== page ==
Vermont Legalization Bill Submitted

MONTPELIER, Vt. – A much-anticipated bill to regulate and tax marijuana has been submitted to the Vermont Legislature by Senator David Zuckerman (P/D-Chittenden).

“This bill basically brings marijuana into a regulatory environment just like alcohol,” explained Zuckerman.

The 44-page bill legalizes possession of cannabis for adults over the age of 21. It sets up a Marijuana Control Board, which would then be tasked with making rules and issuing licenses to retail outlets and lounges to sell the drug for recreational use.

42 applicants would get the license, but only to non-profit dispensaries or certified B-Corporations. B-Corps are companies certified to have socially responsible and environmental practices.

“Medical dispensaries have first dibs at the retail licenses, because they’re already set up to do it,” explained Zuckerman. The medicinal and retail portions of the shop would be separate, since medical marijuana is tax-free. The goal is to prevent issues that have happened in Colorado, where many people have gained access to medical cards in order to buy the product for cheaper than it is sold in recreational shops.

Marijuana flowers, or buds, would be taxed at $40 per ounce under Zuckerman’s bill. 60% of that revenue would go to the General Fund, and 40% would go toward drug treatment, youth prevention and education, law enforcement and marijuana research.

“Various societal needs relative to this drug that’s already being used in society today, along with other drugs,” Zuckerman said.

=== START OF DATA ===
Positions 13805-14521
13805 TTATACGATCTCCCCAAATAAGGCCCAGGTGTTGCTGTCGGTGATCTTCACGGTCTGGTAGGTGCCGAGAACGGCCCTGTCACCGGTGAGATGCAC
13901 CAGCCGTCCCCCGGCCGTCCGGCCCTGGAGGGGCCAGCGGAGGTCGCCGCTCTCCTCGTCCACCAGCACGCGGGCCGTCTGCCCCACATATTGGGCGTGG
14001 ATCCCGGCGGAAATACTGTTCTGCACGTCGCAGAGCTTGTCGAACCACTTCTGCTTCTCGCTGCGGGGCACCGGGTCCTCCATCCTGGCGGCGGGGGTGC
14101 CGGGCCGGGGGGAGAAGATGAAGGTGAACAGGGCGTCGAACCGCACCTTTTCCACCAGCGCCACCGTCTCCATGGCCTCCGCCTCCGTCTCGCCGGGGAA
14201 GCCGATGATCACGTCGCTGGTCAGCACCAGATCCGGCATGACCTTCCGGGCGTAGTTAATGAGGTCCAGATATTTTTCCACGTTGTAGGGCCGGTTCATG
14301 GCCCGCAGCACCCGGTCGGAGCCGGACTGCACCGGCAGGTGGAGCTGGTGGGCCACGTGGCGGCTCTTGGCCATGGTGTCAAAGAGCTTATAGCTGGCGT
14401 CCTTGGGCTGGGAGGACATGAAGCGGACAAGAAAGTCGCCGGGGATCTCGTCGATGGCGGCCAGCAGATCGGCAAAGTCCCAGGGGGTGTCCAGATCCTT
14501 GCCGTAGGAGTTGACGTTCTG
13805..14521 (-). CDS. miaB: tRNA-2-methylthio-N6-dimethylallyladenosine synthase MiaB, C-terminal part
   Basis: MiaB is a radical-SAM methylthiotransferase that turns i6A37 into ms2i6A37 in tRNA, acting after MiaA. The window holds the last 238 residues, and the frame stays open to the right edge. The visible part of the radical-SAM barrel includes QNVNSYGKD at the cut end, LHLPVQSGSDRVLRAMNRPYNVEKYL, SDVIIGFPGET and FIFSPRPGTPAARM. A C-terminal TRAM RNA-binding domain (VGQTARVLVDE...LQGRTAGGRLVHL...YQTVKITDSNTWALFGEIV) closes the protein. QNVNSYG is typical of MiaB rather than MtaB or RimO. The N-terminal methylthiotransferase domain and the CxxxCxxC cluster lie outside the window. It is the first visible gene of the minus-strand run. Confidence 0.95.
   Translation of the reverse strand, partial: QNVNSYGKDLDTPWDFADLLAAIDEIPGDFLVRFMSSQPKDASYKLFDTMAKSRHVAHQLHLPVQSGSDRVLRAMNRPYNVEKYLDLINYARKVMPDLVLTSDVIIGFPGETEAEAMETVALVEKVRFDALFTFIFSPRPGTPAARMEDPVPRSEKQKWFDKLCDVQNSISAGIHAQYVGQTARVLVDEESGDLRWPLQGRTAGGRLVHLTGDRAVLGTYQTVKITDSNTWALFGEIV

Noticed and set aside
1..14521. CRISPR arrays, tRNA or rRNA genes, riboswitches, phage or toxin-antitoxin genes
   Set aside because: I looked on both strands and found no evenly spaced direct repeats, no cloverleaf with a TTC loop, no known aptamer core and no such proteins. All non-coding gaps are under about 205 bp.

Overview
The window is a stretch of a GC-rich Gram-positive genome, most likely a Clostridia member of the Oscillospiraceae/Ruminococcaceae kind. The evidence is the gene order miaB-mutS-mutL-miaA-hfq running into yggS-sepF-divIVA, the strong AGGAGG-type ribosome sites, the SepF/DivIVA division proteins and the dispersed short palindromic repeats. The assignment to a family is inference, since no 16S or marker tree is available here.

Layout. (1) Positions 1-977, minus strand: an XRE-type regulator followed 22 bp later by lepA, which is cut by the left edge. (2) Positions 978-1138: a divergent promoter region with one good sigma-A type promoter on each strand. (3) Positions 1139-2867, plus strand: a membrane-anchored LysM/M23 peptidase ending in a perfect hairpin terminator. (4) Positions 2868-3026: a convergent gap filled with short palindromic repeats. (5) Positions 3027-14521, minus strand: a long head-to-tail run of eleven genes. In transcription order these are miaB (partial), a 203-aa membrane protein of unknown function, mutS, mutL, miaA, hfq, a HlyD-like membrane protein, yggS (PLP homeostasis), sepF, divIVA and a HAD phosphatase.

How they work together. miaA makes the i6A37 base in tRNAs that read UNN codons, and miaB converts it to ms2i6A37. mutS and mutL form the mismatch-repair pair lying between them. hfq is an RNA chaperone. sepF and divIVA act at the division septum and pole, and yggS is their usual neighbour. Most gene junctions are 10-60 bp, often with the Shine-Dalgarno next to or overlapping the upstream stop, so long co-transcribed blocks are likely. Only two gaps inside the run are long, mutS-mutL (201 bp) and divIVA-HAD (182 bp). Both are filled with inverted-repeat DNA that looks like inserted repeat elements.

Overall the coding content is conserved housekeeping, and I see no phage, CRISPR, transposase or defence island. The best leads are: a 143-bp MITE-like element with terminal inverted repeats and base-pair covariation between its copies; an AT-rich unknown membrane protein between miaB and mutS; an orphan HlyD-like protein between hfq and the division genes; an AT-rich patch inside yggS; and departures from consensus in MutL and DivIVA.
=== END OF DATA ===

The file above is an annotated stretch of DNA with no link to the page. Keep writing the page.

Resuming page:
As soon as the bill becomes law, Vermont residents would be able to possess up to an ounce of marijuana. Out of state tourists could have one-quarter of an ounce, to prevent trafficking across state lines that’s prohibited by federal law.

Vermonters can only have two marijuana plants, and can possess as much cannabis as those plants produce–as long as the product is kept secure. They can share with friends, but can’t sell without a license.

Zuckerman does envision marijuana “lounges,” where people could use the drug socially. Smoking in public would be prohibited.

While Zuckerman has introduced the bill in the past, this year it’s gotten more buzz after the release of a state-commissioned report by the RAND Corporation on the subject. Plus, a Vermont delegation including the Public Safety Commissioner is just back from a fact-finding trip to Colorado.

The Senate Government Operations committee is discussing the general topic of marijuana legalization each Friday afternoon.

“We’re not looking at should we or shouldn’t we,” said Sen. Jeanette White, (D-Windham), Chair of the Government Operations committee. “But how it should be done. The feeling from many of us is that eventually it will happen,” she said. White says Vermont should do it differently from Colorado, where voters approved legalization and the state scrambled to regulate it after.

In the Judiciary committee, however, Chairman Sen. Dick Sears (D-Bennington) says there is no plan to take up marijuana this year.

It’s unclear what committee the bill will be referred to. That will happen Wednesday, when the bill is introduced on the Senate Floor.

Zuckerman anticipates it will take until next year for the bill to pass, considering how many committees may need to take a look at it. It would take an additional year or longer for rule-making, and to issue licenses for retail shops to set up. Personal possession would take effect immediately.

Gov. Peter Shumlin reiterated Tuesday, he supports marijuana legalization but wants to wait and see how it plays out in Colorado, Washington and other states that have legalized. Vermont would be the first to legalize through the Legislature.

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